Earth Inductor


Earth Inductor


Physics; Electromagnetism


Physical Description

A rectangular, lengthwise symmetric, wood frame (163cm X 43.5cm) that houses two rings (inner diam. 23cm, outer diam. 30.5cm), one on each side of the line of symmetry, which acts as spindles for wire. The frame is held together with brass fittings and brass screws. A newer-looking aluminum crank centered on one long side of the frame is connected by a shaft to a set of seven numbered brass gears (diam. 8cm) along the opposite side of the frame. The gears rotate the spindles 360° while keeping them parallel. Each spindle, around which wire can be coiled over 100 times, has a commutator through which an electric current can be measured.

Functional Description

The instrument demonstrates Faraday’s Law of Induction, which states that a changing magnetic field (in direction or in magnitude) passing through a circuit generates an electromotive force, or voltage, in the circuit. The Earth Inductor instrument uses earth’s magnetic field, which is approximately constant in time but varies by location, to induce a current in a coil of wire. The operator turns the handle, rotating the wooden circle containing the coils of wire, which causes the amount of magnetic flux passing through the coil to change based on its angle with respect to earth’s magnetic field. An ammeter connected to the metal terminals records the generated electric field through time, and the angle of earth’s magnetic field lines can then be determined based on the angle of the coil at which the maximum electric field is measured. The large number of turns of wire in the coil, over 1000 turns, amplifies the resulting current because the observed electric field is proportional to the number of wire turns. Earth’s magnetic field is relatively weak, normally requiring very sensitive instruments to measure. Mutual inductance is a second phenomenon demonstrated by the earth inductor, and is the reason for having two connected coils. The current generated by a single coil from earth’s field is not constant with time, and therefore generates its own independent magnetic field. This secondary field influences the electric field of a secondary, distant coil, and the difference between the primary induction and the secondary induction can be measured.


Ajay Vasu, Zane Barker, Daniel Ratkos, Luke Weidner, Lindsey Wells






physical object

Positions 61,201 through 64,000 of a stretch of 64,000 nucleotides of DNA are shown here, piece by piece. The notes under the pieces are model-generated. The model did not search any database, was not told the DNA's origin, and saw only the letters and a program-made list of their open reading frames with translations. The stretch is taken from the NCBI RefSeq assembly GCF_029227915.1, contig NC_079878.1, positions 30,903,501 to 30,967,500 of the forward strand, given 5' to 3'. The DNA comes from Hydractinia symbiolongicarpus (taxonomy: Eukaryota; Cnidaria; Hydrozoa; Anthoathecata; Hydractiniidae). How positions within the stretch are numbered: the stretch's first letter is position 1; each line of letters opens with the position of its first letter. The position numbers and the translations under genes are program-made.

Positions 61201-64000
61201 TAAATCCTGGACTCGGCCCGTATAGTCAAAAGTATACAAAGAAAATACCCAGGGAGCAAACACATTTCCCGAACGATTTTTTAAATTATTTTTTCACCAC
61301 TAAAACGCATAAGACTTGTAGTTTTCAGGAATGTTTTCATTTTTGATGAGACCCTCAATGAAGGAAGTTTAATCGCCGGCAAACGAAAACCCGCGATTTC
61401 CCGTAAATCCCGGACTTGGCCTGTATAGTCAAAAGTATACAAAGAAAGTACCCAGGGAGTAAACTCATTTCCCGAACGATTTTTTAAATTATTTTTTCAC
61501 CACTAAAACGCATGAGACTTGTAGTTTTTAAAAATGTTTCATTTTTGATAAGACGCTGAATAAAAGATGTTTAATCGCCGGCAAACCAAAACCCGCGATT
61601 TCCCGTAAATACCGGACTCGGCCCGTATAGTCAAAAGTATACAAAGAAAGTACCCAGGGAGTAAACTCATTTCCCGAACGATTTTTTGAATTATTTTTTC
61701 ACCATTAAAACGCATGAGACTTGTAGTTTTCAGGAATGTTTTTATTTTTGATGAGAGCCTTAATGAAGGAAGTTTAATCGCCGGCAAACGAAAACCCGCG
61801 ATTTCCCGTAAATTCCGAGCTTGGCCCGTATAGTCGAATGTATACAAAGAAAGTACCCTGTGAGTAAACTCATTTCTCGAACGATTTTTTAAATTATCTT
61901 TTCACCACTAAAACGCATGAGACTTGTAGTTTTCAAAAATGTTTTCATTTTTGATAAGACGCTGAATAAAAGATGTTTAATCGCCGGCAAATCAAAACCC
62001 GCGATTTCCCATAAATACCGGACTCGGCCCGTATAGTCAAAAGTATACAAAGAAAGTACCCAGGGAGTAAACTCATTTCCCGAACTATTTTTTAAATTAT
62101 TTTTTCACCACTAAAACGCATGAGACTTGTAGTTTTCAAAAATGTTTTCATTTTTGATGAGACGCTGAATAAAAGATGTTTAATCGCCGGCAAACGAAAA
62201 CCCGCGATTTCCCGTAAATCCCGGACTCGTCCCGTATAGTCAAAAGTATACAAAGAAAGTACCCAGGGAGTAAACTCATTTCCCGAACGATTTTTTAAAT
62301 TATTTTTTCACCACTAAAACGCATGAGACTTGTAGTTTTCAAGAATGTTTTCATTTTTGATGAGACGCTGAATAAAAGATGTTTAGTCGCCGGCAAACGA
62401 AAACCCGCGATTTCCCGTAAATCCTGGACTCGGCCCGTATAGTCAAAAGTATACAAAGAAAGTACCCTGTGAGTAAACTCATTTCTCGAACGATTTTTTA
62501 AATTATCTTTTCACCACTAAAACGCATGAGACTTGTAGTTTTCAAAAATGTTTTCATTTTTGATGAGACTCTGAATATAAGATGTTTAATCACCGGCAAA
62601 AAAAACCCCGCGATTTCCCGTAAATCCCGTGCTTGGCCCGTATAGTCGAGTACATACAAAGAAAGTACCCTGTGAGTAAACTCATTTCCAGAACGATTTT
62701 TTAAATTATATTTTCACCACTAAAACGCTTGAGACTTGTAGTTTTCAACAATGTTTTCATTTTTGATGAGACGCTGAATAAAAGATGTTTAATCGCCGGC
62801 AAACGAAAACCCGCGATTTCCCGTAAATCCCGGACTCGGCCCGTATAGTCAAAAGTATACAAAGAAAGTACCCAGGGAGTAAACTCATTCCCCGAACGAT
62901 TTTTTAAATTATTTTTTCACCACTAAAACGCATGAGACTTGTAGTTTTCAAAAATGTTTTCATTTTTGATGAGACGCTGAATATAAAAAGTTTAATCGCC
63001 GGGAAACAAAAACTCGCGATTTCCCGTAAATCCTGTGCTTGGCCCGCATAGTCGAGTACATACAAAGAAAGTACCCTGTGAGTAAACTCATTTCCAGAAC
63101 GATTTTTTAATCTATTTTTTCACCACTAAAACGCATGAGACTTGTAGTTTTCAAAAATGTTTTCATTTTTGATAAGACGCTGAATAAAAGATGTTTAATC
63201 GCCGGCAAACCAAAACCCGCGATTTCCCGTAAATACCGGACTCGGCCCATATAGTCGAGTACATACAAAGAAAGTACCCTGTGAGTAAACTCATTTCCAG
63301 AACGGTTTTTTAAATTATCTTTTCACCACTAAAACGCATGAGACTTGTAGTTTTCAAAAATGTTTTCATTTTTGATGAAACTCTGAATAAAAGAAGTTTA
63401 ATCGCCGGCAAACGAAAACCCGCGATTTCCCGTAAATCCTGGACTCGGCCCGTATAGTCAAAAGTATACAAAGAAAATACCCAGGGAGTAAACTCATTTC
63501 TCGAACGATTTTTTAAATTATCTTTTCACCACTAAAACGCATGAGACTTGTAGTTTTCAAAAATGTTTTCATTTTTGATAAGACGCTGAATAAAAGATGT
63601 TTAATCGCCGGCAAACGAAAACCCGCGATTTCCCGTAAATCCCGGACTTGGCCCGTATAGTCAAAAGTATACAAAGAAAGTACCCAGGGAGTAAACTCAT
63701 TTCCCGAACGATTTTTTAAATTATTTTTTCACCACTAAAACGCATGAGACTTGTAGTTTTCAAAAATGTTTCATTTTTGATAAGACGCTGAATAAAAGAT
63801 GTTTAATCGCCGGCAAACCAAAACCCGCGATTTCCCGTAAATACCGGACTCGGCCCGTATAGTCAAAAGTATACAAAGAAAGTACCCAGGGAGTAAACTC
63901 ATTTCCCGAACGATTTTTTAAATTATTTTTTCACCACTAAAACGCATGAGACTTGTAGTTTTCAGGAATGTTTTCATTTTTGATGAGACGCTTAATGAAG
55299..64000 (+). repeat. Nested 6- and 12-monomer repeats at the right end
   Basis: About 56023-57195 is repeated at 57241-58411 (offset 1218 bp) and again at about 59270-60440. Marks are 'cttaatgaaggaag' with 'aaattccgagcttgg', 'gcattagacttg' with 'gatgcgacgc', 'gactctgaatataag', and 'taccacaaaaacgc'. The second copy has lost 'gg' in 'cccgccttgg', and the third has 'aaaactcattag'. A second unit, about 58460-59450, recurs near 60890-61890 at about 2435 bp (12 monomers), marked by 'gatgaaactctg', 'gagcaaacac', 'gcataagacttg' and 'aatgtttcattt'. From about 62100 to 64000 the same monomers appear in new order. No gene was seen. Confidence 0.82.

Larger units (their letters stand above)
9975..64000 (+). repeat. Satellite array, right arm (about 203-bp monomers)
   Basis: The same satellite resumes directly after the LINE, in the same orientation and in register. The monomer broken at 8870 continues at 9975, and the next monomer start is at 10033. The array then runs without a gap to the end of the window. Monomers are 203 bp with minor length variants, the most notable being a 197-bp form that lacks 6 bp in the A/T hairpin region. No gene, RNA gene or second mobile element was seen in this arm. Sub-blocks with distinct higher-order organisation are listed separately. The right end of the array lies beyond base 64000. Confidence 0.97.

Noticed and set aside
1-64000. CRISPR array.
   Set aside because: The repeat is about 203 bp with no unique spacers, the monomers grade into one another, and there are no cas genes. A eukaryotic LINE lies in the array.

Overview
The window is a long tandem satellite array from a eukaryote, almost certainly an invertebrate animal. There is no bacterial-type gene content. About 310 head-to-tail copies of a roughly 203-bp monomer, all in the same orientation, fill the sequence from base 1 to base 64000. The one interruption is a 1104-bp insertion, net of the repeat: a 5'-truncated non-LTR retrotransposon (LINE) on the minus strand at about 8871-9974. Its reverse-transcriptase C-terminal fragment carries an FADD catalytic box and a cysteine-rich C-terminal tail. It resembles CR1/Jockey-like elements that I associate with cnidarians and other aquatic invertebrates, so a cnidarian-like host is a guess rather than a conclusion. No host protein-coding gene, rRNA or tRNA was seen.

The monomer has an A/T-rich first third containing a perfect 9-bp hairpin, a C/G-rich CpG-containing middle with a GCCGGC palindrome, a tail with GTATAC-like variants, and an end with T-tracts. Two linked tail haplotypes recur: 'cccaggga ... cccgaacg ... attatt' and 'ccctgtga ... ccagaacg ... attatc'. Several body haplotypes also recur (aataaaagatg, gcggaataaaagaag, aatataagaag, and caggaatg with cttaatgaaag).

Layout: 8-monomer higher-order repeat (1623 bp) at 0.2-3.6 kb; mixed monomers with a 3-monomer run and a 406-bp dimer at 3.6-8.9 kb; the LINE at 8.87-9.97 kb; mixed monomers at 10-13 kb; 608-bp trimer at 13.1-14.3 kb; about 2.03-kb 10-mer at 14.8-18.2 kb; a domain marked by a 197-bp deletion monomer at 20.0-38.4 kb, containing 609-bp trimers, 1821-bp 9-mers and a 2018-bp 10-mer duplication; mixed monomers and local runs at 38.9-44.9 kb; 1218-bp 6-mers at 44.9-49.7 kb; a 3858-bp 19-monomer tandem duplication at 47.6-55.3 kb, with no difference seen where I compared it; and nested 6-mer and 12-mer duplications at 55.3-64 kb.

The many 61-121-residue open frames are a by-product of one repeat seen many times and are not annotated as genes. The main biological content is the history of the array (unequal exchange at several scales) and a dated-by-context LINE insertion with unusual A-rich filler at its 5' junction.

United States

Physical Dimensions

Outer Frame: 163 x 43.5 x 9 cm

Outer Diameter of coil: 30.5cm
Inner Diameter of coil: 23cm
Thickness of coil: 4cm
Corner of frame to attachment point of coil: 20cm

Weight: 37lbs (approx)

Gear Diameters: 8cm
Number of gears: 7
Total width (width rotator and gear rotor): 63cm
Pitch of the gear: 4mm


Wood, Brass, Copper, Aluminium, Plastic


Charles Edouard Joseph Delezenne



History of the Object

History at MTU: Dean Fisher, for which Fisher Hall is named, was a professor of Physics in the 1920s-1940s. The exact history of the device is unknown, but it’s reasonable to assume due to the apparent age of the device as well as Fisher’s research interests, that Dean Fisher may have made use of it as a teaching device in the first Geophysics classes that were added to the school’s catalog in the 1930s. The course catalogs from that time period list course B110, or Geophysics, specifically mention that “magnetic, gravitational, elastic, thermic, and radio-activity methods [of prospecting] will be studied.” The Earth Inductor could be one of the pieces of prospecting equipment used in the four hour a week field portion of the class, drawing on Dean Fisher’s famous use of earth resistors to determine approximate mineral composition of the earth below. [2] History before MTU: This instrument appears to have been custom-made for use by MTU faculty in order to demonstrate mutual inductance [3]. The build of the device is very similar to two stacked “Earth Inductors”, with a gear system forcing coupled motion. Research into similar dual-coil models has come up short, as this instrument was most likely made uniquely for use at the university. The earth inductor, or Delezenne’s Circle, was first developed by Charles Edouard Joseph Delezenne in the 1840’s, and documented in his paper, “Notions élémentaire sur les phénoménes d'induction”, published in the 1844 edition of Memoirs of the Society of Sciences, Agriculture and Arts of Lille (pp 1-132). Delezenne’s text was published in French only, but the title translates roughly to “Basic notions about induction phenomena.” Delezenne’s instrument was developed to be used as a tool for explaining the phenomenon of induction, discovered by Michael Faraday, to students. In the introduction to his text, he states, “It seemed to me, then, that young students, novices still in the study of the somewhat elevated parts of science, but wishing to learn the induction phenomena discovered by Mr. Faraday, needed to be prepared for fruitful reading.” (Original French: “Il m'a donc semblé que de jeunes étudiants, novices encore dans l'étude des parties un peu élevées de la science, mais désireux de s'initier aux phénomènes d'induction découverts par M. Faraday, avaient besoin d'être préparés pour lire avec fruit. [1]”)


Michigan Tech Physics Department


[1]Delezenne, C. E. (1844). Notions élémentaire sur les phénoménes d'induction. Mémoires de la Société des sciences, de l'agriculture et des arts de Lille,23, 1-132. Retrieved March 1, 2017, from

[2] Course Catalog for Fall 1937. Houghton, MI: Michigan College of Mining and Technology, 1937

[3] Young, Charles F. Interview by Luke Weidner. Personal interview. Michigan Tech, February 16, 2017.





Ajay Vasu, Zane Barker, Daniel Ratkos, Luke Weidner, Lindsey Wells, “Earth Inductor,” Michigan Tech Inventory of Historic Scientific Instruments, accessed March 4, 2021,

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